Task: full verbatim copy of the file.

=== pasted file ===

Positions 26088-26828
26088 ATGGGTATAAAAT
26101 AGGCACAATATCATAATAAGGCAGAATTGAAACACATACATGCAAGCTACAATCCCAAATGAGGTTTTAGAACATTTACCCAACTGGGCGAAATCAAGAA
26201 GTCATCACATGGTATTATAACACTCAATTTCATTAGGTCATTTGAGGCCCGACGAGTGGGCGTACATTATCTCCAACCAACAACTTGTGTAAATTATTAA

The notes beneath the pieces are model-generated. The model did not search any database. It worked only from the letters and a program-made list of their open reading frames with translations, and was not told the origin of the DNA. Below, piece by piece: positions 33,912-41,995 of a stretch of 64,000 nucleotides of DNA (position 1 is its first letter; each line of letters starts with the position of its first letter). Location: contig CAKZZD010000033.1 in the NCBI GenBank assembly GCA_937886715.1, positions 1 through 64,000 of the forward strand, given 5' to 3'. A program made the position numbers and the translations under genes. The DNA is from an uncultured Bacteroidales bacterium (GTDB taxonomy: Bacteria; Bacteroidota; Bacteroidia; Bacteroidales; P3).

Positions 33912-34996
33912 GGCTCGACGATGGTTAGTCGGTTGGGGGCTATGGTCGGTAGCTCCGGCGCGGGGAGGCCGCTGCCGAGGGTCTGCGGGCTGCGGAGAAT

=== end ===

Positions 26088-26828
26088 ATGGGTATAAAAT
26101 AGGCACAATATCATAATAAGGCAGAATTGAAACACATACATGCAAGCTACAATCCCAAATGAGGTTTTAGAACATTTACCCAACTGGGCGAAATCAAGAA
26201 GTCATCACATGGTATTATAACACTCAATTTCATTAGGTCATTTGAGGCCCGACGAGTGGGCGTACATTATCTCCAACCAACAACTTGTGTAAATTATTAA

The notes beneath the pieces are model-generated. The model did not search any database. It worked only from the letters and a program-made list of their open reading frames with translations, and was not told the origin of the DNA. Below, piece by piece: positions 33,912-41,995 of a stretch of 64,000 nucleotides of DNA (position 1 is its first letter; each line of letters starts with the position of its first letter). Location: contig CAKZZD010000033.1 in the NCBI GenBank assembly GCA_937886715.1, positions 1 through 64,000 of the forward strand, given 5' to 3'. A program made the position numbers and the translations under genes. The DNA is from an uncultured Bacteroidales bacterium (GTDB taxonomy: Bacteria; Bacteroidota; Bacteroidia; Bacteroidales; P3).

Positions 33912-34996
33912 GGCTCGACGATGGTTAGTCGGTTGGGGGCTATGGTCGGTAGCTCCGGCGCGGGGAGGCCGCTGCCGAGGGTCTGCGGGCTGCGGAGAAT